Modern theories of the firm remain focused on transaction costs, operational efficiency, employee motivation, leadership, strategy and other related factors. While any of these may support our success at various times, none of them alone will facilitate it in the long run. Even strategy, while vitally important, is set at a point in time and is vulnerable to change. The one factor that enables our company’s long-term viability is Enterprise Resilience which enables a company to adapt to a change.

Technological Upheaval

We are in an ever-shifting maelstrom of change. Climate change causes more frequent and intense natural disasters. Changing climate patterns could potentially wipe out whole island nations on one hand and create new trade routes and energy opportunities in the melting Arctic on the other. In the last 25 years alone we saw thirty-four new nations formed. Borders, political alliances, migration and trade patterns transform ever more swiftly. Technologies emerge or become redundant overnight, disturbing established industries and altering economic futures of entire countries. These or a host of other changes threaten to render our products or services obsolete, cause dramatic shifts in the market and change our customer base for better or worse.

Forget, for a moment, the Internet and the mobile revolution, or potential cryptocurrencies and blockchain revolutions. Just look at the example of desktop PCs. A mere decade ago, they perched in every workspace as the main computing platform. Now, sales of such devices have largely died, outside of a few remaining markets[1]. Their work today occurs on mobile devices, with back-end computing and data collection moving to the cloud and connected devices.

Or look at stand-alone GPS receivers. Not long ago, they were the pinnacle of navigation technology; today they are merely an incidental feature standard on the lowest entry model smartphones and IoT devices. Their makers, such as Garmin or TomTom, survived only by adapting to changes.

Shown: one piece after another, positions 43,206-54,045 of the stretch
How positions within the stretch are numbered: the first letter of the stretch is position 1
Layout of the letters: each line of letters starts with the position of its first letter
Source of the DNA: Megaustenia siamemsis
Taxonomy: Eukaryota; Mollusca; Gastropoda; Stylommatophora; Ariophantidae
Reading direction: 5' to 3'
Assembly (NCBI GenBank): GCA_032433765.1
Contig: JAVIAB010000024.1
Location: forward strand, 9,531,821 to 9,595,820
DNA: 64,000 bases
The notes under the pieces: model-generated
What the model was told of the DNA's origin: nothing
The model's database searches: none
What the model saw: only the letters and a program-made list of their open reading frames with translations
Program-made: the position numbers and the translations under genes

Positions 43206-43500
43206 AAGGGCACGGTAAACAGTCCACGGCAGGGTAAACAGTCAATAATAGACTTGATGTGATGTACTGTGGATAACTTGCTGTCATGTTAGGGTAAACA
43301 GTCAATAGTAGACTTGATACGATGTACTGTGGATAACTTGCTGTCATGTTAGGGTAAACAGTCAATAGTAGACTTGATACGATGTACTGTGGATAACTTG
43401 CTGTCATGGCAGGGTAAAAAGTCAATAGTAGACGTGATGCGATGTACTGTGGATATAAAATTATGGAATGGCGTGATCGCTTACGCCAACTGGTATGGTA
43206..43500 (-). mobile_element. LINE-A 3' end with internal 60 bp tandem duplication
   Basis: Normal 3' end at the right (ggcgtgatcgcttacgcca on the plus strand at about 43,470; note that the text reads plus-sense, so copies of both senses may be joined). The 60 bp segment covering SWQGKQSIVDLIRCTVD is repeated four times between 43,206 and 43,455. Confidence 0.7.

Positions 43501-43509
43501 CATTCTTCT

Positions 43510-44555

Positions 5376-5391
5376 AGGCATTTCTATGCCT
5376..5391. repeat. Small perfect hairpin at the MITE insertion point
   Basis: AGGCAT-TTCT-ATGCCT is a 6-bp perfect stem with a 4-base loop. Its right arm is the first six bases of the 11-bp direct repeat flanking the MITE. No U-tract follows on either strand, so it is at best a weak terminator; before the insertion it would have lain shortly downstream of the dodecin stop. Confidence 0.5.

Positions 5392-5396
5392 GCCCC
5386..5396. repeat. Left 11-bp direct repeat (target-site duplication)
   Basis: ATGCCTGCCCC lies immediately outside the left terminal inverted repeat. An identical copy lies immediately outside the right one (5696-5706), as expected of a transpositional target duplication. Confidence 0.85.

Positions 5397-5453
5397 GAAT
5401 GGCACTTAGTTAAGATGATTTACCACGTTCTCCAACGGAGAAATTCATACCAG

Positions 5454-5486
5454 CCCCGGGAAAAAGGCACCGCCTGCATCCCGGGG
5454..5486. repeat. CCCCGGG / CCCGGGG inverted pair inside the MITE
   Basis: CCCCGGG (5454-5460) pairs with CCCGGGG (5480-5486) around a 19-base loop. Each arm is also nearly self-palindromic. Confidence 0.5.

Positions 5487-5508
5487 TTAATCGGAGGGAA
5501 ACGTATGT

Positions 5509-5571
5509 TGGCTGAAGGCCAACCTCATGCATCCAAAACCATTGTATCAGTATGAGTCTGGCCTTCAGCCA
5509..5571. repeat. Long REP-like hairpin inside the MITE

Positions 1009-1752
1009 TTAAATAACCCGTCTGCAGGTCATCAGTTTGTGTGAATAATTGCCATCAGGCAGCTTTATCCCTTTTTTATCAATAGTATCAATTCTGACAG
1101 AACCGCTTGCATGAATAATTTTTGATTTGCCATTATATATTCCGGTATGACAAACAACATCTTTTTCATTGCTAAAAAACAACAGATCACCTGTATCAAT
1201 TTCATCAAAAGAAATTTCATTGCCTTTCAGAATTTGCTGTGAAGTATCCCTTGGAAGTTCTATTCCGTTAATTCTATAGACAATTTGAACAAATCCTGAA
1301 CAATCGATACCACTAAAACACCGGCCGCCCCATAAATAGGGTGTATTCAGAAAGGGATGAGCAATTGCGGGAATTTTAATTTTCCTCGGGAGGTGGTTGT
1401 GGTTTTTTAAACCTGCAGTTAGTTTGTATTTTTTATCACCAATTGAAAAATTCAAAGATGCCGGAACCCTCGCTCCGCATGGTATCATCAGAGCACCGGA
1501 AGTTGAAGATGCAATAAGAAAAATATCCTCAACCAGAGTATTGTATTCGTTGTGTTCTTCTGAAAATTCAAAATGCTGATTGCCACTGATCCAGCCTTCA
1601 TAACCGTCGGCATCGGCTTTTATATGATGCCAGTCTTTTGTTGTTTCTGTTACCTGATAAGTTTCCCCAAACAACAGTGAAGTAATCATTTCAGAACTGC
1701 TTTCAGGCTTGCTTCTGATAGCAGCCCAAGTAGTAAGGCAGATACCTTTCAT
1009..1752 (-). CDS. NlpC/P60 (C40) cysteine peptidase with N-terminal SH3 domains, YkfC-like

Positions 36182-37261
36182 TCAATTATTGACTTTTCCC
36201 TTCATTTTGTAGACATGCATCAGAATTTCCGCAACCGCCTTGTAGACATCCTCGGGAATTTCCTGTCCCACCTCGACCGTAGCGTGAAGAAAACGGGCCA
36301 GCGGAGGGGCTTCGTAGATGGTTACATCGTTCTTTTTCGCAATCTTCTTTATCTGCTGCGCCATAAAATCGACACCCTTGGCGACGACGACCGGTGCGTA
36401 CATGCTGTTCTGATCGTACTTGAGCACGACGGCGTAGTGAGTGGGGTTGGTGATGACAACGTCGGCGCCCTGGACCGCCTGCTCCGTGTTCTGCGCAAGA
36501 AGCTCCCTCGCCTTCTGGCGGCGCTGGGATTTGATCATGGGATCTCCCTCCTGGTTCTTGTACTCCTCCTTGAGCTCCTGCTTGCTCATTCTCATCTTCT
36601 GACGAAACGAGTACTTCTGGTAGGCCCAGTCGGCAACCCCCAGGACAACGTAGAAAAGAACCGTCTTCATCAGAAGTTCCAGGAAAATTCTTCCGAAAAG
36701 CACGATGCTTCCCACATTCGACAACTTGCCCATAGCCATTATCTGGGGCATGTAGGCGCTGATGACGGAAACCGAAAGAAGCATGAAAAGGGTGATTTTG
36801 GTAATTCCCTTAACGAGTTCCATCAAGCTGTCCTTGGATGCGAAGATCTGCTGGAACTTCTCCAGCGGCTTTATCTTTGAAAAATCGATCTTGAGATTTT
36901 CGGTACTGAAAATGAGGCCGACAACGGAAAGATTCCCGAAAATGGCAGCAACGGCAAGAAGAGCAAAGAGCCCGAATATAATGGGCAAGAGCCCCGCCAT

Others, like Kodak Co. or Nokia Corp, were not so lucky. These pioneers in film-based photography and digital mobile phones, respectively, failed to adapt to technological upheaval and lost their prominence. Kodak, for decades a corporate giant, was even forced into bankruptcy.

Adaptability is critical in today’s market. We have no all-knowing oracle to predict future developments. Change is on an ever-accelerating climb; a new or disruptive technology may emerge at any moment and upset all our carefully laid plans. Resilient enterprises can take greater risks and respond more quickly when unexpected change occurs. They can better cope when plans go awry. Organizations that have a greater risk tolerance have a distinct advantage over those that do not.

First-hand Observation

I was lucky in my career to experience companies on both ends of the spectrum. I saw both, those that used radical changes in their business environments to prosper, and those that failed to adapt and suffered.

I worked with IBM, Apple, Experian, Accenture, Toyota, Expedia, AXA and other regulars on the lists of most innovative companies. I observed how they used changes in their business environments to their advantage.

On the other hand, Kodak enlisted me in efforts to optimize and automate film processing in their futile attempt to reverse digital cameras’ dominance of store shelves. I promoted Nokia’s Symbian OS when iOS was already gaining ground. Other change-impaired clients included Motorola, Sun Microsystems, and European dotcom web technology darling Reef, on whose domain one can now buy sandals. No, correlation does not imply causation.

As I observed those business cycles first-hand, I was also building a background in technology risk, business continuity and disaster recovery. That pairing of backgrounds and interests moved me to jump at a chance to lead PwC Enterprise Resilience – a field that grew out of business continuity and related disciplines and now helps organizations survive, or even prosper, when faced with radical changes in their business environments.

Traditional Business Resilience

Business resilience, at its core, is an organization’s ability to adapt to disruptions and maintain, or quickly recover, continuous business operations, assets and brand equity.